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Growing Up With Dragons

In Growing Up With …, Jenn features picture books, middle reader, and teen books linked together by concept or theme.


I wish I could remember my first dragon. It was either Puff or Elliott from Pete’s Dragon, I’m pretty sure — although you can’t rule out Smaug. But smart money is probably on Puff. In any case, I think I might have ended up feeling the same way about them as I do about unicorns (in a word: meh) if I hadn’t discovered Anne McCaffrey’s Dragonriders of Pern books in the fifth grade. People. Riding. Dragons. And talking to them telepathically! A potent formula for a twelve-year-old. What was formerly a weird flying reptile became a creature that could bend the boundaries of space and time and also probably kill someone for you. And sometimes they came in miniature! Who wouldn’t be obsessed?!

Obviously I’m not alone in my fascination; many authors have done the Fearsome Wyrm justice. There are so many that deserve a mention. So many, that rather than try to give them shout-outs here, I finally found a use for my dusty Pinterest account. But I stand by my choices below — if you need a scaly fix, these will come flying to your rescue.


Argus, written by Michelle Knudsen, illustrated by Andréa Wesson
Ostensible Age Range: 4 – 7

Argus wasn’t supposed to be a dragon at all. Argus was supposed to be a baby chick! Sure, his egg didn’t look quite like all the others. Sure, Sally thought that was a little odd. But that was the egg Mrs. Henshaw gave her for their class project. Argus isn’t like the others — he doesn’t like seeds and bugs, he isn’t fuzzy and tiny and adorable, and then he starts to get Sally into trouble. Wouldn’t it just be easier if Sally had a chick like everyone else? While most of us would jump at the chance for a pet dragon, Sally has to deal with the consequences of actually having one!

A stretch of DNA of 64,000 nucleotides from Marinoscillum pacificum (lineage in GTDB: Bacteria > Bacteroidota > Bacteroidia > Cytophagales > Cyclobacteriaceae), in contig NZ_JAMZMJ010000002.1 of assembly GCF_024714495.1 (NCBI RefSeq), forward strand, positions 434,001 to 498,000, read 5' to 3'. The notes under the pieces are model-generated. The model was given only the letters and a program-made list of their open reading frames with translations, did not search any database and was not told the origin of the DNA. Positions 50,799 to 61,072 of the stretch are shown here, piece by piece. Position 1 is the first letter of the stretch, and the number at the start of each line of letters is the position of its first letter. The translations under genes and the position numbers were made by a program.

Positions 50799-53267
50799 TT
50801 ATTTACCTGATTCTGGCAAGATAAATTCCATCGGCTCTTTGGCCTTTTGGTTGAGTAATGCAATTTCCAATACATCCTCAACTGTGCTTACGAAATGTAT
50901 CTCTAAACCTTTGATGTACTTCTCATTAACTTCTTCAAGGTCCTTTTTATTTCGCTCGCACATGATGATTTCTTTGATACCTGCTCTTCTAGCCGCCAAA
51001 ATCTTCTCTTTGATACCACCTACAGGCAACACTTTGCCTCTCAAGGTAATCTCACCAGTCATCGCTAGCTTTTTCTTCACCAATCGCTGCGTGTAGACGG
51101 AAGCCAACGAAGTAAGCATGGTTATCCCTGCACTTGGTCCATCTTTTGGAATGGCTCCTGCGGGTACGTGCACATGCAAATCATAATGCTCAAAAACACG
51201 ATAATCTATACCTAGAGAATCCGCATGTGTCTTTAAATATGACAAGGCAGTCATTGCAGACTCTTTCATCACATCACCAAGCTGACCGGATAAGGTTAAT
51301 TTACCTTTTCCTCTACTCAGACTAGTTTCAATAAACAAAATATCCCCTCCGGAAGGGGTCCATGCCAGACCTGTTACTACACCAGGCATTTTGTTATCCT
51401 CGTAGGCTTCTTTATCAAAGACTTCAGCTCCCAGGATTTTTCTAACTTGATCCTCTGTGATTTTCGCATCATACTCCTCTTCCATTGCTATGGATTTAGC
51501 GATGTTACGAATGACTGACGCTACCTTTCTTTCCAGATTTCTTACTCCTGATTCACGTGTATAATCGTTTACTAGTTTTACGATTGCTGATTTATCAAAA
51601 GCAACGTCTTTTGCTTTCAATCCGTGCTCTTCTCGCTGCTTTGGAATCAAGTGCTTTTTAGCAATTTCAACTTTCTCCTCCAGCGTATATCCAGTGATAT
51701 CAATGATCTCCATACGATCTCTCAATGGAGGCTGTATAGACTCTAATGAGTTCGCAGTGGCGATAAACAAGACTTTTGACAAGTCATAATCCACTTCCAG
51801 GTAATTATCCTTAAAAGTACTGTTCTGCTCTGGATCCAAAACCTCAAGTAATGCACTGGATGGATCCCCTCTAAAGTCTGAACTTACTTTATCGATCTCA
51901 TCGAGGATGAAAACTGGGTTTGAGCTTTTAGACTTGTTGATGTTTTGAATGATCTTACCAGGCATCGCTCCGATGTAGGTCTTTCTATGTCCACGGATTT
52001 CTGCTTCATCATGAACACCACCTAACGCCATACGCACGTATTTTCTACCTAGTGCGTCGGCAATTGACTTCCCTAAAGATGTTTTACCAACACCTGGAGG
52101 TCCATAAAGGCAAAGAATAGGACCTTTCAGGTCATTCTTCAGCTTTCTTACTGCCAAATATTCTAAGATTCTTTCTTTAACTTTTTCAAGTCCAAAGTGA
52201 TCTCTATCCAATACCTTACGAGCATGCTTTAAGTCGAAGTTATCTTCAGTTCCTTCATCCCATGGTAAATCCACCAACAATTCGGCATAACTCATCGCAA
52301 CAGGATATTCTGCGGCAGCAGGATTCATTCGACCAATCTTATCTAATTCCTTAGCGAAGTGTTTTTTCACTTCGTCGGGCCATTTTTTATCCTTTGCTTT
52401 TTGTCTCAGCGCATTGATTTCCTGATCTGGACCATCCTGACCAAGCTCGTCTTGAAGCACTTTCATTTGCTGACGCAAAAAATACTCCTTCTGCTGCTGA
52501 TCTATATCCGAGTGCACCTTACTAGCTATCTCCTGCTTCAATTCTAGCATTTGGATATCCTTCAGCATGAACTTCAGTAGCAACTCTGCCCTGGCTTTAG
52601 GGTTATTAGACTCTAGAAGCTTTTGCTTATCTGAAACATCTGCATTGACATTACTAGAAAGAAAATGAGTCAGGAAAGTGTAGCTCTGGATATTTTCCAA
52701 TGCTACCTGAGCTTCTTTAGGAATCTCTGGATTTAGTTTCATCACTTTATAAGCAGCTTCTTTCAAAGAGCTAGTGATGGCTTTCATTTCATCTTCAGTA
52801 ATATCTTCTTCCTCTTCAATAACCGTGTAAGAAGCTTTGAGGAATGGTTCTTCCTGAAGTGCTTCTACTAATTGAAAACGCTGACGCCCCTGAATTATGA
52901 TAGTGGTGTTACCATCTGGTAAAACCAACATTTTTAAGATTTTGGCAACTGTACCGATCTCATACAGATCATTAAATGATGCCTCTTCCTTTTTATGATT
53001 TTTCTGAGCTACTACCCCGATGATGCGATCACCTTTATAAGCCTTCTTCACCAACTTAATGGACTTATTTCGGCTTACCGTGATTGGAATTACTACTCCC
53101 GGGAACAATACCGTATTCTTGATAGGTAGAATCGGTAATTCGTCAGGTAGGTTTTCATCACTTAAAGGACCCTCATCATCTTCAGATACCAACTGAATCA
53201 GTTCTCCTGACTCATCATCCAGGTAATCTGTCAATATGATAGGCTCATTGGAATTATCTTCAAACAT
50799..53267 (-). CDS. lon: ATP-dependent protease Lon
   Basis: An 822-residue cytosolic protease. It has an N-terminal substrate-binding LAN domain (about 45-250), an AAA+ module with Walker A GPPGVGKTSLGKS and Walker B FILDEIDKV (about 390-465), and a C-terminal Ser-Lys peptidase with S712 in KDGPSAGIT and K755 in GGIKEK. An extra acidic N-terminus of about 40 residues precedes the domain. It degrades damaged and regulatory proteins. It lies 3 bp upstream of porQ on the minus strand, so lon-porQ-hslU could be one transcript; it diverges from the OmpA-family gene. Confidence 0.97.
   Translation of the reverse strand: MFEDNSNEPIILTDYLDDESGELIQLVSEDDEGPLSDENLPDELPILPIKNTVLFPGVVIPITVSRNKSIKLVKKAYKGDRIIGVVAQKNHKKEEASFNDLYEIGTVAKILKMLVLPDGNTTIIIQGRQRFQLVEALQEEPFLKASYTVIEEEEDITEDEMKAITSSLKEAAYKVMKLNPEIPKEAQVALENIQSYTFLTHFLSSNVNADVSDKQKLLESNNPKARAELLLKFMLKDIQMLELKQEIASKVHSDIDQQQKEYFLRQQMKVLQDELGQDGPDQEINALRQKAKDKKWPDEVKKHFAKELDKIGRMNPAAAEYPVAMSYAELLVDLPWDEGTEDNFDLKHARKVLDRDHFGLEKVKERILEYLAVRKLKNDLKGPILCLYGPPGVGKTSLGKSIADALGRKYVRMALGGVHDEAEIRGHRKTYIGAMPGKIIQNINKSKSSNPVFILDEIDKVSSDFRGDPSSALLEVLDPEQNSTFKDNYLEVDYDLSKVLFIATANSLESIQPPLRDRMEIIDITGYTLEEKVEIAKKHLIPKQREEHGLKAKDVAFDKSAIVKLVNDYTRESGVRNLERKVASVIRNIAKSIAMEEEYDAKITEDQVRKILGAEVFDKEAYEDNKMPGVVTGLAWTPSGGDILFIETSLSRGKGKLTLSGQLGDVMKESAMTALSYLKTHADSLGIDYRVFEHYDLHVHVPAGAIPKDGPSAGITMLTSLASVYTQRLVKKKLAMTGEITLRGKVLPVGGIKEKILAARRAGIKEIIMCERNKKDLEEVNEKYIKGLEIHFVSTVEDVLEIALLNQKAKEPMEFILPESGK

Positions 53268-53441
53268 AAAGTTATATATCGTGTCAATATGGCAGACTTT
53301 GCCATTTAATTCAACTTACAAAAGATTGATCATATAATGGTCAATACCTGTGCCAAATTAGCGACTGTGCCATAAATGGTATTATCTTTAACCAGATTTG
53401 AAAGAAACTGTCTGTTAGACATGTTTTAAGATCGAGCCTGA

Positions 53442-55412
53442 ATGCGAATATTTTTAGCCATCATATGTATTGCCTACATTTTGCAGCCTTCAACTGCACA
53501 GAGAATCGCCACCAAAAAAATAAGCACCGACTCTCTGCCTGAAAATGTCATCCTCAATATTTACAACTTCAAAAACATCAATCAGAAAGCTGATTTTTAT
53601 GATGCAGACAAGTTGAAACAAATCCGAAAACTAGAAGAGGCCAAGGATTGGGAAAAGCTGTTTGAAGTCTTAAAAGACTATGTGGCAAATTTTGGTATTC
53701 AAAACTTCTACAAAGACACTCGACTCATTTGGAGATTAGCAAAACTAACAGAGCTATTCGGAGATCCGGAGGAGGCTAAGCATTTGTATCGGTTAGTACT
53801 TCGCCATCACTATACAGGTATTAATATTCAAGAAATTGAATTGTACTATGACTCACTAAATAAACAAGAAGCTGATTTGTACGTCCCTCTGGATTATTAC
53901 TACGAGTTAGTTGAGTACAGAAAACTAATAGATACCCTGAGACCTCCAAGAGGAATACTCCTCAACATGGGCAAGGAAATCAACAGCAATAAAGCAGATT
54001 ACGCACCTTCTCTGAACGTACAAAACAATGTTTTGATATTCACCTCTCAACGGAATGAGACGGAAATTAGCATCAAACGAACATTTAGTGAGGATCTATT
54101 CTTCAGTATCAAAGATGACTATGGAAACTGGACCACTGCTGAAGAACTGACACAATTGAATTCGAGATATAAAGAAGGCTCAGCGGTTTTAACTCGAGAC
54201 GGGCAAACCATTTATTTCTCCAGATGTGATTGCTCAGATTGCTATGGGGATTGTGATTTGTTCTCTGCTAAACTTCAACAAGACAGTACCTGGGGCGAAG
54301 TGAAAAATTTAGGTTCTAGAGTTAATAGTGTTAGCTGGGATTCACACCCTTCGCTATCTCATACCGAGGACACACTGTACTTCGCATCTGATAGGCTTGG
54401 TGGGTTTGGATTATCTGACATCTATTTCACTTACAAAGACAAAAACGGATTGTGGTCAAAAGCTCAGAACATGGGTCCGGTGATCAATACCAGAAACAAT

The Hero and the Crown, Robin McKinley
Ostensible Age Range: 10 – 13

The villainous Maur is absolutely terrifying — and not even supposed to exist! Everyone thinks that he died ages ago. Until he reappears, of course, and starts terrorizing villagers. And wouldn’t you know it, it’s when every able-bodied knight is off fighting in the north. What’s a left-at-home, disregarded, oddball princess to do? Obviously, pick up her sword and get on her horse. Obsessed does not quite capture the intensity of my feelings about this book when I was growing up. Aerin might well have been the first monster-slaying heroine (of many more to come) that I encountered, and Maur’s intense evilness puts the more famous Smaug to shame. Even after he’s dead (woops, spoiler!) he’s still working hard to bring down the country of Damar.


The Last Dragonslayer, Jasper Fforde
Ostensible Age Range: 12 and up

(Can we talk about this cover for a second? I love it so much. The layering of textures is just absolutely perfect. Okay, back to the dragon.) Except that it’s hard to restrain myself to just talk about the dragon in this book, because while Maltcassion is very entertaining, very wily, and a bit scary, the world in which he lives is just as captivating. Marzipan is a dangerously addictive drug, spellcasters have to fill out forms if they want to cast any spells, and there’s a Quarkbeast that I really, really, REALLY need for a pet. And Jennifer Strange, the titular Last Dragonslayer, is a cranky, competent, and wonderful protagonist — when she’s old enough, I’d absolutely have a beer with her. So really what I am telling you is, in this book you get a dragon and so much more. Of course, if you’ve read Fforde before, you’d expect nothing less.

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